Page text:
Vikings Front Office Taking Advantage of Unique Situations, But Future Challenges and Decisions Await in 2022

Regardless of the outcome of this season, the Vikings’ front office will have plenty of decisions to make next spring.

Rick Spielman and Company didn’t have much salary cap space to work with as the new league year got underway- like next to nothing- and had to make some difficult decisions to get what they had. They released Riley Reiff, Kyle Rudolph, and Shamar Stephen, and didn’t pursue several other free agents, most notably Anthony Harris. They also restructured Anthony Barr’s contract, which allowed him to play another season with the Vikings, and traded Mike Hughes to the Chiefs.

They targeted Dalvin Tomlinson as their top priority in free agency, and landed him right away. They were also helped in their roster-building by having most of the guys they acquired want to play for Mike Zimmer.

But before even their first free agent signing, Rick Spielman said he anticipated more one-year deals in free agency this year, as the salary cap crunch will limit what teams can offer free agents. Many players may opt for a one-year deal given the salary cap situation across the league, and hope for a good season and an opportunity for a pay increase next year. That has certainly been the case, especially with the Vikings, but also across the league to a large extent.

That creates a rather significant off-season ahead for the Vikings in 2022. All of the following players will be free agents at the end of this season: Harrison Smith. Anthony Barr. Patrick Peterson. Xavier Woods. Sheldon Richardson. MacKensie Alexander. Bashaud Breeland. Stephen Weatherly. Brian O’Neill. And Tyler Conklin. Danielle Hunter is effectively on a one-year post-injury prove it deal, while Kirk Cousins has a $45MM salary cap hit next season, which seems unlikely to remain that way, one way or another.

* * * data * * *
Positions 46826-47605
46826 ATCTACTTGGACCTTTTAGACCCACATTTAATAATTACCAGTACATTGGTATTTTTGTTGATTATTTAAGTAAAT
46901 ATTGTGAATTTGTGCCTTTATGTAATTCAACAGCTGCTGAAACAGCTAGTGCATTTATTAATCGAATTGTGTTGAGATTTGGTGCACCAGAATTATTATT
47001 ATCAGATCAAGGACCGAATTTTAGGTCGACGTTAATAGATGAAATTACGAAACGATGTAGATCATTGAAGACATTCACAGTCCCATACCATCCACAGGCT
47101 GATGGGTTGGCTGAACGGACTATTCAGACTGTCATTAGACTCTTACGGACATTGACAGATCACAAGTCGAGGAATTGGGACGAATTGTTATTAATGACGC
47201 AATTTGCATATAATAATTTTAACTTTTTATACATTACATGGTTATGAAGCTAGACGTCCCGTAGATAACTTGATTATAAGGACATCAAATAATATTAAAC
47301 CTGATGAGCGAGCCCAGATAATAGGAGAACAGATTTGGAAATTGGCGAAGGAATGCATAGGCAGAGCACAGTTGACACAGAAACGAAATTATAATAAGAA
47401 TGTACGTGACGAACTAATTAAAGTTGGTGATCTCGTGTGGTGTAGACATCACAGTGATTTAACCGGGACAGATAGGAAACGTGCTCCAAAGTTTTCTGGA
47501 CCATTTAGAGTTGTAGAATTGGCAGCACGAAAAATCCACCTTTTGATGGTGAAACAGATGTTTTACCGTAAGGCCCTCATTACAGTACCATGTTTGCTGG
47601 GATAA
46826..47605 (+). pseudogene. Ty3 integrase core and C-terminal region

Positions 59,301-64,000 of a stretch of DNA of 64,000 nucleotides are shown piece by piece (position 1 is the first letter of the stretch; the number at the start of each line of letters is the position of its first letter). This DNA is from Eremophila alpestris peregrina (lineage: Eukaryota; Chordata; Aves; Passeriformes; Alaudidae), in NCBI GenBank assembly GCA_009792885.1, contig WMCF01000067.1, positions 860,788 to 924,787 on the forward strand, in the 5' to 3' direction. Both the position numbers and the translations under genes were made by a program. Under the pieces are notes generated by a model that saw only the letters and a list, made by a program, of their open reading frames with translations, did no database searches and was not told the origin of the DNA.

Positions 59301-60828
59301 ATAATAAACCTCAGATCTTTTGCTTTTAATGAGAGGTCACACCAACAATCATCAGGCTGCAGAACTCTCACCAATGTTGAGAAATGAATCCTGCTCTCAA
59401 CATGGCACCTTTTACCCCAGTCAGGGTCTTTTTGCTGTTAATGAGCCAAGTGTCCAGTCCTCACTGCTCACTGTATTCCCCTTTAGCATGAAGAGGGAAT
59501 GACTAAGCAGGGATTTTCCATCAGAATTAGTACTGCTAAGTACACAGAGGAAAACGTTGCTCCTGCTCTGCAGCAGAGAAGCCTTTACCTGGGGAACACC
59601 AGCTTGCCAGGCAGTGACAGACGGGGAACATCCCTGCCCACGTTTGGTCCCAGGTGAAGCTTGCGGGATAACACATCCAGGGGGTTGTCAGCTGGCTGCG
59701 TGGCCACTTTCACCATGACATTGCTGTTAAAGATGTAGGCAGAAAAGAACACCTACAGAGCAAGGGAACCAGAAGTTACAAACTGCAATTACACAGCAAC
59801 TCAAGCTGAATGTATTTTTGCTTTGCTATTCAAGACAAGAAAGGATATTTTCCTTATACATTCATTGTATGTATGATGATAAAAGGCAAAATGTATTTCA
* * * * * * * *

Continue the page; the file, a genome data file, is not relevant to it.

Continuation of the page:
And so, as nice as the one-year bargains will be for the Vikings this season, they may not last more than a year. Certainly the Vikings will prioritize extensions, and I suspect a couple of the one-year deals were signed as bridge players that will give way to developing younger players next year. But there remains a lot of uncertainty as players the Vikings may want to extend could opt to go elsewhere.

Bottom Line

Whatever downside there is down the road to taking advantage of a unique salary cap situation and players wanting to sign with the Vikings on one-year deals, at bargain prices, it was smart for the Vikings’ front office to take advantage of the situation to build their roster this year.

Some of the one-year deals may turn into multi-year extensions that could reap longer term benefits, while some may prove to be one-year rentals. Whatever the case, the Vikings front office is charged with putting together the best roster possible, and they’ve taken advantage of this off-season, much more than other teams with similar salary cap constraints, to do so.

It may be something of a misnomer to describe the Vikings as ‘all in’ this season, as they pretty much max-out their salary cap except for a small buffer every year, but it’s not every year that they acquire the talent they have on the roster this year.

Indeed, this may be the most talented roster they’ve put on the field since at least 2017 or 2009, but perhaps going back to the Vikings golden era of the early- to mid-1970s.

It will be up to the coaching staff to make the most of it, and with that and a bit of luck on the field and the injury front, could lead to a rather memorable season.


How talented is this Vikings roster?

This poll is closed

  • 11%
    About average
    (324 votes)
  • 1%
    Below average
    (28 votes)
  • 50%
    The most talented in the last few seasons
    (1369 votes)
  • 26%
    The most talented in the last decade
    (723 votes)
  • 4%
    The most talented this century
    (126 votes)
  • 3%
    The most talented since the 1970s
    (91 votes)
  • 2%
    The most talented in franchise history
    (57 votes)
2718 votes total Vote Now